Let’s talk a little about problems shall we. The problem that we might perceive, be it in a relationship, at work or in life is usually the symptom of a larger issue. In many cases it may be an opportunity for growth. When we are able to “grow through” our “problems” we become better as a result of them. With this perspective, we can begin to reclaim our power. The power we give up when we perceive a problem to be overwhelming and out of our control. There are, of course, things that we cannot control, but how it affects us is usually something we are able to influence.

When we consider health challenges or problems, we may need to adjust our perception regarding what is actually going on. In school we talked about what the proper response to a fire alarm should be. A professor of ours once compared symptom treatment to the fire department busting down the door, smashing the fire alarm and then leaving when there is still smoke in the house. Don’t get me wrong, symptom treatment is often a life-saving and extremely necessary part of proper medical care. I just want to illustrate the point that removing the symptom of a problem does not necessary mean that the cause has been resolved. Dr. Epstein, the founder and developer of Network Spinal, poses the question of: when you step on a dog’s tail, where does the bark come out? The point is that the location of the problem is often somewhere other than where we notice symptoms or warning signs.

The body is always working to adapt and sometimes it doesn’t look pretty. Remember what happens when you eat some bad food. What happens? You get sick, you throw up or you might get diarrhea. The question is: Should we fight against the body, or help it adapt? What about other times when we encountered a challenging situation and we had to adapt? Have you ever had a situation that you were not sure how to handle and you had to develop a new strategy specific to that situation? The next time a similar thing happens, you will know what to do because you’ve been there before.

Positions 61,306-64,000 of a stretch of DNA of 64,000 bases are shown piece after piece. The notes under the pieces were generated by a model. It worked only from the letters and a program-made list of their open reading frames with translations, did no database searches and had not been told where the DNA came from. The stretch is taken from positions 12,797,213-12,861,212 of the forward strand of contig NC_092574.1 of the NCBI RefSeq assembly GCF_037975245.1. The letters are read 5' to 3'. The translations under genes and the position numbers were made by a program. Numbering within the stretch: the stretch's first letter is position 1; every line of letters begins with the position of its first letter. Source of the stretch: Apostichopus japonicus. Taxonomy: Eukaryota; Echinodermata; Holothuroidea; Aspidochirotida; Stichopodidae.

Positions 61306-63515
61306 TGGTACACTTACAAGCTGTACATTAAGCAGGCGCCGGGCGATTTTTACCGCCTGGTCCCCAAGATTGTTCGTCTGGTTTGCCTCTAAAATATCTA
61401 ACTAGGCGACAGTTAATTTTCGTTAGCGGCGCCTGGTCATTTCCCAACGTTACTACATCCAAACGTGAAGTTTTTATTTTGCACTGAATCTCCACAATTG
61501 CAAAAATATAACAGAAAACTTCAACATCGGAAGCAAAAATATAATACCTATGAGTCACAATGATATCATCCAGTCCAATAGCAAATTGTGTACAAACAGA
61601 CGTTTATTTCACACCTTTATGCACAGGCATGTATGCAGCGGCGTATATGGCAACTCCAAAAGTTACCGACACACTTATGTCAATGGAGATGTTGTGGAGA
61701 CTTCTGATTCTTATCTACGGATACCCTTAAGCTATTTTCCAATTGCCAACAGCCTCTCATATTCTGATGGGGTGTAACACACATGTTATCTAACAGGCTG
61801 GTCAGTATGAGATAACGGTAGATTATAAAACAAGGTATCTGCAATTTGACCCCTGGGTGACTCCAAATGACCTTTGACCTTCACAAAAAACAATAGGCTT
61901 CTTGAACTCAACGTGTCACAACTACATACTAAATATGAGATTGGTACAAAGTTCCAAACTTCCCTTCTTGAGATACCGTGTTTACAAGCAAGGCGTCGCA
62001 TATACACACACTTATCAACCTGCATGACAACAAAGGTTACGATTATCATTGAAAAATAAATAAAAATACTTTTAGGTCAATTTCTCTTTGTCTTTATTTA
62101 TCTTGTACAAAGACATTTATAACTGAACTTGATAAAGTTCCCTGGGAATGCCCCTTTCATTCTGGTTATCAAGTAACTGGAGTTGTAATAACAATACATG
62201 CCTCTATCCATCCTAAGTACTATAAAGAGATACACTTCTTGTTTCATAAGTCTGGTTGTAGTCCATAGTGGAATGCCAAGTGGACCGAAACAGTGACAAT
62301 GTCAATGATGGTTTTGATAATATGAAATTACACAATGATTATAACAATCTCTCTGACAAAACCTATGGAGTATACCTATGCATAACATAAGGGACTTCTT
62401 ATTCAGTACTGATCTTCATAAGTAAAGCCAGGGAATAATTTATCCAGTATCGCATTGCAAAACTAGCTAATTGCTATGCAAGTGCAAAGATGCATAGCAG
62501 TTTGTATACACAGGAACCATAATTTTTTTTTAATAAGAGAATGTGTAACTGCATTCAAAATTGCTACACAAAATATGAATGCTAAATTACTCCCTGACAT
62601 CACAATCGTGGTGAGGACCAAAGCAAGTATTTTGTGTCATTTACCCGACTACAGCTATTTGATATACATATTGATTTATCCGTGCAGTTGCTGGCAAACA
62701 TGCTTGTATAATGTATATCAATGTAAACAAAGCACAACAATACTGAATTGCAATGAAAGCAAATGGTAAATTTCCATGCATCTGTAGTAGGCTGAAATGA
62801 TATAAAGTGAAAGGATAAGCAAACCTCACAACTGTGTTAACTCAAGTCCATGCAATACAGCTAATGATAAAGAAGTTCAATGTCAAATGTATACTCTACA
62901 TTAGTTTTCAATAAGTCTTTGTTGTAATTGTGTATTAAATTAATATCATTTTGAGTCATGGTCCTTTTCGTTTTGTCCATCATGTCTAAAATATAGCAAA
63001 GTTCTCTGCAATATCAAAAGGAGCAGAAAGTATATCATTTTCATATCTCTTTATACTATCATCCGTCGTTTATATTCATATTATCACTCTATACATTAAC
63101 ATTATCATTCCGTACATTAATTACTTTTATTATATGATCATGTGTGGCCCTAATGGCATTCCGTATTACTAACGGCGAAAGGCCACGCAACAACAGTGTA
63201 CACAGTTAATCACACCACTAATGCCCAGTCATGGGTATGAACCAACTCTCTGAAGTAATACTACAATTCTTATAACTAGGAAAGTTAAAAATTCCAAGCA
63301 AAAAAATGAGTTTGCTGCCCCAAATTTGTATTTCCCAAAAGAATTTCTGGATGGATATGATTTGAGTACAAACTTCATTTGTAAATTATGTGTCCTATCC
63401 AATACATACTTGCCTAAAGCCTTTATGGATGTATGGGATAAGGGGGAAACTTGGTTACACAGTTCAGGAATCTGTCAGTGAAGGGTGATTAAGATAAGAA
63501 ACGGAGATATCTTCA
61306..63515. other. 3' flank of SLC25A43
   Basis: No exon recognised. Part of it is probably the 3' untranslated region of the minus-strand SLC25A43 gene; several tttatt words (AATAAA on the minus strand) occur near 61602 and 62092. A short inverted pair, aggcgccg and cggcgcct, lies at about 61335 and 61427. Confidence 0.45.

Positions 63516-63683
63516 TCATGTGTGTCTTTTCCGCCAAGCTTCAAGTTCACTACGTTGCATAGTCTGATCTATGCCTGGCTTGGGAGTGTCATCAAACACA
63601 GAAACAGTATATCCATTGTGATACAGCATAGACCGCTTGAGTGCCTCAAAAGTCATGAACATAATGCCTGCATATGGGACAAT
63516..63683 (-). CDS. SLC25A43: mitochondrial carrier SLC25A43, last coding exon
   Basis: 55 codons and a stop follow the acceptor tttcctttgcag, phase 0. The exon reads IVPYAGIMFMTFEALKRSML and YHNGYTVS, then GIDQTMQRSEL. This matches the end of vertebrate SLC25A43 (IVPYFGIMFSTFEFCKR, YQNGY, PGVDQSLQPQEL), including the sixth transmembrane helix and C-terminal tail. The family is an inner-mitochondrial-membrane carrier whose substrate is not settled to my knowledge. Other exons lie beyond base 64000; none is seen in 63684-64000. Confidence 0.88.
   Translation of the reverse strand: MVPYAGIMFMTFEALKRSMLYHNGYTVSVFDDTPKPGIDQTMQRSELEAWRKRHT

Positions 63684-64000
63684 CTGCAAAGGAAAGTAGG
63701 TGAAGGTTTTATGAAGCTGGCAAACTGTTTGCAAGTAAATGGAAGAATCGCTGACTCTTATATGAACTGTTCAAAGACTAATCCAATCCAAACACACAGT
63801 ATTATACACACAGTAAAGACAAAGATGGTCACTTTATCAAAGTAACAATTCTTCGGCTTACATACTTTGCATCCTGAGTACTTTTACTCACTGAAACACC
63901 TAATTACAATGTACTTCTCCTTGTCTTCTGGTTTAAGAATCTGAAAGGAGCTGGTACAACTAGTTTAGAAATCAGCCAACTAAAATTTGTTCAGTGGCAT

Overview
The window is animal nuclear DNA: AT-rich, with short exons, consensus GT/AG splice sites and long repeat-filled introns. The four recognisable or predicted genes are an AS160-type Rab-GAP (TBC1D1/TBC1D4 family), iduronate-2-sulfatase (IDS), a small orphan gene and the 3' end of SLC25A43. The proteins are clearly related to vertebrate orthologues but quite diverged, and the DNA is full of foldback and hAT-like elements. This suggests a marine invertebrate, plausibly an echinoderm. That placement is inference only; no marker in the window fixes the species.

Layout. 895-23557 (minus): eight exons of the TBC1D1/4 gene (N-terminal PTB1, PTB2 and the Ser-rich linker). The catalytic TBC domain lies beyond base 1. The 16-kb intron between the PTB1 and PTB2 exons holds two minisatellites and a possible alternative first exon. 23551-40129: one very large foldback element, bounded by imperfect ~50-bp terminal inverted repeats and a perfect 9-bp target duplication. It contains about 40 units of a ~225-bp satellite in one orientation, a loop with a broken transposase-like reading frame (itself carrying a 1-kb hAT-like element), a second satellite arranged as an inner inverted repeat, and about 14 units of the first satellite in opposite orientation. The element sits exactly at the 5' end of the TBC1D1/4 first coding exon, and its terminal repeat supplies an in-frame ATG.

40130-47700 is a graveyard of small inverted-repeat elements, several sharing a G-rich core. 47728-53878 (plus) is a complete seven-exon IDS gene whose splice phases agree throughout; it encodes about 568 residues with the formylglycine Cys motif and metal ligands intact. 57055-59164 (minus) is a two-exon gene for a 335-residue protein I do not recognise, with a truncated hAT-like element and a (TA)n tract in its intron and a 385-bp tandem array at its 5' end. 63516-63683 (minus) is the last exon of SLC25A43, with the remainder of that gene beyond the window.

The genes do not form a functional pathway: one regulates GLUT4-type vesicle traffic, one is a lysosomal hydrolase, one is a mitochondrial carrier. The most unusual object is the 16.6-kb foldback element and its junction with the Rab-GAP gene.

When we consider health challenges or problems, we may need to adjust our perception regarding what is actually going on. In school we talked about what the proper response to a fire alarm should be. A professor of ours once compared symptom treatment to the fire department busting down the door, smashing the fire alarm and then leaving when Most people like surprises. Surprises that we don’t want we call problems. If we shift our perception regarding problems, we can usually find a way to master the situation. I want to encourage you to first take a step back the next time something unexpected happens. Ask yourself for what this might be good for and work on conquering the uncharted territory. You might just find that you discover great opportunity amongst the chaos of the situation. After you successfully navigate the situation, actively celebrate your win. Here’s to the new and more resourceful version of you.

Joy-fully Yours,

Linda